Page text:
The madness of pushing and moshing and craziness continued for a while (mainly until I elbowed the chick behind me as hard as I could in the boob and she finally stopped shoving me with two hands in the center of my back every five seconds), but then it quickly and impressively gelled into this huge sweaty surging beating pulse of a heart that was the crowd moving in entranced rhythm to the beat of a ton of fantastically-performed Strokes songs.
And again, it was good.
I'd seen the Strokes once before, at The Aragon in Chicago, almost 4 years ago at this point (in Oct. of 2002), and I had initially been leery of getting tickets to see them again in Cleveland because the Chicago concert had been so magically perfect that I was afraid to ruin my image of them by having the second show lack the energy and excitement and fun of the first. But beat my ass with a Julian Casablancas, because I was wrong wrong wrong.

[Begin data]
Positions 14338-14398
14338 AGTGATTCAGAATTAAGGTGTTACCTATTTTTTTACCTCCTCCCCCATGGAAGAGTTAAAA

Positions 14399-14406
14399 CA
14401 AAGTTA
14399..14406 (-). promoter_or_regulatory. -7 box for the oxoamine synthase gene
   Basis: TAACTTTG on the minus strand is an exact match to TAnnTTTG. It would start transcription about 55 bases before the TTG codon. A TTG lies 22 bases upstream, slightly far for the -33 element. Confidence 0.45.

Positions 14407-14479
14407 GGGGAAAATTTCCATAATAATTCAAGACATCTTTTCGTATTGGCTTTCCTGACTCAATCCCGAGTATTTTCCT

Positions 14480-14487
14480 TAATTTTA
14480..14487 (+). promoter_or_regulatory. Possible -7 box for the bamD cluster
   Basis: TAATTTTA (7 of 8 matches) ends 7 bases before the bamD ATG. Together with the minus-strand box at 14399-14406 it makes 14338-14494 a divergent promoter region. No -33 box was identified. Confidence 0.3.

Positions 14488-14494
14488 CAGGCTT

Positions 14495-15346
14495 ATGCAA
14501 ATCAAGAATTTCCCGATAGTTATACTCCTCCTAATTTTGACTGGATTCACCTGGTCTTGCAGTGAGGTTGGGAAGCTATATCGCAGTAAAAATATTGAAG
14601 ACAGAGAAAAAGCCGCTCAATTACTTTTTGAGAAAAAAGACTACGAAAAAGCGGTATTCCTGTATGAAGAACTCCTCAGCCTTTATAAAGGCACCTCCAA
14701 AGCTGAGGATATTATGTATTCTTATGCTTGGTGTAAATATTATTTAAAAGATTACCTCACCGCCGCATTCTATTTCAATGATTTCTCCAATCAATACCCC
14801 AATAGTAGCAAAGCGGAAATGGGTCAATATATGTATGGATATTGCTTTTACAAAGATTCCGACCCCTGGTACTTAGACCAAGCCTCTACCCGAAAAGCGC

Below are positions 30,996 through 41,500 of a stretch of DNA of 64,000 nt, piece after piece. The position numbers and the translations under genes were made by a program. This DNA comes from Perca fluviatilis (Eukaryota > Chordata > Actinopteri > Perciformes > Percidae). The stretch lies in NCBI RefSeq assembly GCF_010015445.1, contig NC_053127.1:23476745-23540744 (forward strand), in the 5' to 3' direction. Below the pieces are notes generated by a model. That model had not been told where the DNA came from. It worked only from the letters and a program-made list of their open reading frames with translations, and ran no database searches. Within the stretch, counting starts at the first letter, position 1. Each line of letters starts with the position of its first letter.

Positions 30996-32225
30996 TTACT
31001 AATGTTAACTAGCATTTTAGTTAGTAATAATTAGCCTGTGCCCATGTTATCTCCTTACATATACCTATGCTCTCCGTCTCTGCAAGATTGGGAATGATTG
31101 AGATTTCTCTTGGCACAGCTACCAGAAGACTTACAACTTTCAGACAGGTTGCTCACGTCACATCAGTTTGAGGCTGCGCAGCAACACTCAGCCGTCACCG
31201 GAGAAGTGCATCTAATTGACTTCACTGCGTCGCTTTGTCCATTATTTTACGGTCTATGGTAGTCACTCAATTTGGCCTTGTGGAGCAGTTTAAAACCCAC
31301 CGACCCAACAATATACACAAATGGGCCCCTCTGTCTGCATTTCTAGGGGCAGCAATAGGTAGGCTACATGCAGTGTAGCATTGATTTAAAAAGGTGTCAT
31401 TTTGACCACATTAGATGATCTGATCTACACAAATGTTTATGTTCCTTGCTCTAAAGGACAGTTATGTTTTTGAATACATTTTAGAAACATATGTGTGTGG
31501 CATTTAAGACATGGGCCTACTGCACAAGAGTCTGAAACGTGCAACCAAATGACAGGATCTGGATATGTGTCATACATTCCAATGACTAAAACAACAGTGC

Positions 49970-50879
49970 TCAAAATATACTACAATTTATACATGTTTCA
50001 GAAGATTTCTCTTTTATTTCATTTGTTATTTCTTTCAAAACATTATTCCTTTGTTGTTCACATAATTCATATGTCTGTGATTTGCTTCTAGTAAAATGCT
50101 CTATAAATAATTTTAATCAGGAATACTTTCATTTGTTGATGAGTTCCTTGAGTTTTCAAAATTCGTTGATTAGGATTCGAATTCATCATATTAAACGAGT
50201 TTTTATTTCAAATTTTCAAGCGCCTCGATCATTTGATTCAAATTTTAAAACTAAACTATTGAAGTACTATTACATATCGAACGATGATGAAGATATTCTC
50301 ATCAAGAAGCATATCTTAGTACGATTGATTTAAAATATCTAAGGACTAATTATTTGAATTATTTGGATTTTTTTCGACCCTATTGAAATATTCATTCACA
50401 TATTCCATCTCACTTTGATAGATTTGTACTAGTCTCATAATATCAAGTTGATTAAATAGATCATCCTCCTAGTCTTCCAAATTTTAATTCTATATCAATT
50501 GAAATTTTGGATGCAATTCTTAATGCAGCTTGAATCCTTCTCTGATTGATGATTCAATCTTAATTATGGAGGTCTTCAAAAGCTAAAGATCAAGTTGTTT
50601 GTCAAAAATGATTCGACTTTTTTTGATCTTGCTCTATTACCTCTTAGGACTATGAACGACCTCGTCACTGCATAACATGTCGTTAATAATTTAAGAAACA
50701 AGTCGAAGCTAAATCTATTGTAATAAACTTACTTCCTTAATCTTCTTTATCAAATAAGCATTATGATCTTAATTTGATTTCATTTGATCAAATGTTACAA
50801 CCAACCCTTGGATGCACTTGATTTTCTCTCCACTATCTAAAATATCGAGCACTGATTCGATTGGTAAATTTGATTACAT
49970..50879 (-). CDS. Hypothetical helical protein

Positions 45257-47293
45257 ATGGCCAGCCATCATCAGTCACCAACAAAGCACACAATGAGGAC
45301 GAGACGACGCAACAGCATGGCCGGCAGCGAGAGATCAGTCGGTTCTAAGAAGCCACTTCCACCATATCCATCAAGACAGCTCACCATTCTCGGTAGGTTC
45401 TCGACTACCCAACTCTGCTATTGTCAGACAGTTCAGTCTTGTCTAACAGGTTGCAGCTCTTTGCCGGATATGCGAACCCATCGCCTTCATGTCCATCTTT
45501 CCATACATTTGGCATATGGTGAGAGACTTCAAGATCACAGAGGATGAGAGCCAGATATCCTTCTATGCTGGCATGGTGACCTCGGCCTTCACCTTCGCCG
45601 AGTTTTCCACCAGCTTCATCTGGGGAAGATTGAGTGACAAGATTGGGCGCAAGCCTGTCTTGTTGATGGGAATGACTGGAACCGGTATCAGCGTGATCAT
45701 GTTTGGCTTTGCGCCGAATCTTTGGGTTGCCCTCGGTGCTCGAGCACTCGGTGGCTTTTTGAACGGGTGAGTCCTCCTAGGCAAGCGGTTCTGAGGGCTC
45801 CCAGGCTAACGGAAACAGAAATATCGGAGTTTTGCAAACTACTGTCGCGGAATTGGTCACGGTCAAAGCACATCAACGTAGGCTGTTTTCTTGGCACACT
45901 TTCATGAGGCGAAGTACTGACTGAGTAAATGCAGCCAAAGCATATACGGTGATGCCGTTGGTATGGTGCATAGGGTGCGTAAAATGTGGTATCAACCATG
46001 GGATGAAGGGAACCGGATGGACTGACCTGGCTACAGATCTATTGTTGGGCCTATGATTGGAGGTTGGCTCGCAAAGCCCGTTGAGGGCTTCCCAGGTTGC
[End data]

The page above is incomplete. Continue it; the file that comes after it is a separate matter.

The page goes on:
They wailed out a ton of my favorites songs, the highlights being "You Only Live Once," "Juicebox" (which unfortunately was one of the ones I was distracted throughout), "Take It or Leave It," "Someday," and a kick-ass duet of "Ask Me Anything" (with just Nick Valensi on some weird synthesizer-esque instrument and Julian Casablancas crooning his heart out in what was a weirdly heartbreaking song live). The only song that was sadly absent was "Razorblade."